All of the above is more than reason enough to expand healthcare coverage to everyone. But there are many more:
- Studies show that Medicaid expansion leads to lower health insurance premiums for all, since it brings more consumers into the insurance market.
- Experts forecast that expanding Medicaid in North Carolina specifically would inject billions of dollars into the state economy, generate tens of thousands of jobs, and boost the state GDP
- The State of North Carolina would actually save money by expanding Medicaid: approximately $1.5 billion dollars to the General Fund just in the first two years, according to the legislature’s own non-partisan Fiscal Research Division. And that’s before considering the indirect economic impact of the new influx of federal funds and jobs.
It was mostly this last point that persuaded some long-reluctant Republican state lawmakers to publicly voice a new openness to expanding Medicaid over the summer. State Senate Leader Phil Berger, in an astonishing reversal, announced that he had decided to support of Medicaid expansion, and essentially admitted that Democratic Governor Roy Cooper and other champions of the issue had been right all along. His State House counterpart, Speaker Tim Moore, announced that he, too, was reversing himself and now supported Medicaid expansion.
Unfortunately, the early hopes of an imminent deal turned out to be very premature.
North Carolina still has not expanded Medicaid
Unlike many policy conflicts, this one is not a matter of Republicans and Democrats at loggerheads. After all, Republicans control both chambers of the state legislature. They could pass a “clean” Medicaid expansion bill tomorrow, if they wanted to. But they haven’t, which indicates that the purported openness to Medicaid expansion is quite a bit more shallow than advertised.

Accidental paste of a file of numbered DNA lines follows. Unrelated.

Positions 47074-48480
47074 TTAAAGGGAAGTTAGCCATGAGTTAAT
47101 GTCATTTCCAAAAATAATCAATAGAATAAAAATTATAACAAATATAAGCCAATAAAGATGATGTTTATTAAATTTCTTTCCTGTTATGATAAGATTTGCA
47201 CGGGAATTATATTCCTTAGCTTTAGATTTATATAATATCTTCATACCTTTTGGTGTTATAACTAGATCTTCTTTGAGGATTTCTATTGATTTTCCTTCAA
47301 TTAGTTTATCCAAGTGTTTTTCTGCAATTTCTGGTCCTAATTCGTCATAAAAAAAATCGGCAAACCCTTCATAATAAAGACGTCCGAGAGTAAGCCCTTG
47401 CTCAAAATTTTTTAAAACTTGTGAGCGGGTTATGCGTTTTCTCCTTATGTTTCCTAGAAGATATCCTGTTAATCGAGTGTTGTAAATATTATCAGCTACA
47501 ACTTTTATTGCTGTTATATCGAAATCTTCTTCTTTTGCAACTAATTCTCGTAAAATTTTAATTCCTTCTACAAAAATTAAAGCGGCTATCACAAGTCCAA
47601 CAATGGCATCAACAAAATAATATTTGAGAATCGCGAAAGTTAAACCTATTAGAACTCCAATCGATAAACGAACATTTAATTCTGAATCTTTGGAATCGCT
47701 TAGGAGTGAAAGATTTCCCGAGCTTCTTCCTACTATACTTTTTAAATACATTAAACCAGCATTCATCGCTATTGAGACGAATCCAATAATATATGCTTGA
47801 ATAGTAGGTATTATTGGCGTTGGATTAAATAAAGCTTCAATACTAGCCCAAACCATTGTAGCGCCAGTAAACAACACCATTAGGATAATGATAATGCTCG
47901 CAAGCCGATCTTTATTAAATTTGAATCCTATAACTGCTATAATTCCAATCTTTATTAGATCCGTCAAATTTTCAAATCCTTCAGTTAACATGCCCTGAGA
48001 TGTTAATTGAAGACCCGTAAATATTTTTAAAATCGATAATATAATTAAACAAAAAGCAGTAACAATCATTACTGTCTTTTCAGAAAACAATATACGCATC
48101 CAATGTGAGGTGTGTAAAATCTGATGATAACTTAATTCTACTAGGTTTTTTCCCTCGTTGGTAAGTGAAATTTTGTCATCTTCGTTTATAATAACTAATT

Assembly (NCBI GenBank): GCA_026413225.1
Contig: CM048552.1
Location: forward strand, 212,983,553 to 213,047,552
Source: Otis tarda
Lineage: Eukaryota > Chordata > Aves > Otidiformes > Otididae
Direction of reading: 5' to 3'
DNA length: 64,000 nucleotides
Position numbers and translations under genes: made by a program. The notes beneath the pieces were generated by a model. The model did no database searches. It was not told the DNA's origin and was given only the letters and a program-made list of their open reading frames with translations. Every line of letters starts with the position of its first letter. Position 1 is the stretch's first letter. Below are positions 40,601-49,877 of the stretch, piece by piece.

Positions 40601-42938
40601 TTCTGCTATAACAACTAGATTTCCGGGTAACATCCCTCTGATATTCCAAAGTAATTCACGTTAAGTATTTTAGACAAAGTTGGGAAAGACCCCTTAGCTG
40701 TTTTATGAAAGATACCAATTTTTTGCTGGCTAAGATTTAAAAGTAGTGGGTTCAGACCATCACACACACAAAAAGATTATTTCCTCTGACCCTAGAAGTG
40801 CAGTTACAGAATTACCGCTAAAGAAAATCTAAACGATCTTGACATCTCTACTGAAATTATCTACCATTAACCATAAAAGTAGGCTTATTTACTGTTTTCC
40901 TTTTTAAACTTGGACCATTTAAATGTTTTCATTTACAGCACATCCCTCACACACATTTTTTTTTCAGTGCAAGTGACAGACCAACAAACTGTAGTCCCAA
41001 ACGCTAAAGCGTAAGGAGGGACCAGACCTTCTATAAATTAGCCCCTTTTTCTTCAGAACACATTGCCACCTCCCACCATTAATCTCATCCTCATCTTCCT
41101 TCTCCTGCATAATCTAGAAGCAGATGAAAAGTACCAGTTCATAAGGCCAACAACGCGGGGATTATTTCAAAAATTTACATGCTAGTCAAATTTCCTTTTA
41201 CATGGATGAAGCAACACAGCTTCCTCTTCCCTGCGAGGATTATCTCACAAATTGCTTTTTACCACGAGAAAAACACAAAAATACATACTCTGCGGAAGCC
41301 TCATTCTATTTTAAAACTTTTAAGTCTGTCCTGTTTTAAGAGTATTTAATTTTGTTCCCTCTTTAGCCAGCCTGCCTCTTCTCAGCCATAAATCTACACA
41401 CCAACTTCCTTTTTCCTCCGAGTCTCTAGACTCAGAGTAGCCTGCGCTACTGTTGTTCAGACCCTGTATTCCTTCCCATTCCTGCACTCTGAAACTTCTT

The impasse between State House and Senate Republicans comes down to the state’s “certificate of need,” or “CON” law. CON laws get rather technical, but are essentially a tool most state governments use to oversee the distribution of healthcare equipment and services. Like North Carolina, 34 other states have a CON law on their books too. (FYI: 29 of those states have also expanded Medicaid.) But Phil Berger insists that any deal to expand Medicaid also include “reform” of the state’s CON law (which means, in this case, mostly getting rid of it). Tim Moore would prefer to deal with CON laws separately, instead of as a package with Medicaid expansion.
And that’s really it. A hangup over what to do about the state’s CON law is the reason why North Carolina still has not expanded Medicaid.
The underlying reason for the impasse is depressingly familiar: Republican leaders in the Senate (Berger) and House (Moore) are aligned with different healthcare special interest lobbies on opposite sides of the issue. Yet again, the interests of deep-pocketed corporate special interests are overriding those of the people of North Carolina.
Hope springs eternal for a grand bargain that will bring badly-needed Medicaid expansion to our state. Yet every time credulous observers have prematurely given Republican leaders credit for almost coming to a deal, nothing has ultimately come of it. Perhaps they will surprise us in the special session promised for December – but don’t hold your breath. The Republican House and Senate caucuses’ capacity to craft even basic policy has been on a steady decline as their ranks of radical right-wing know-nothings have grown in power. What are the chances it’ll be different this time?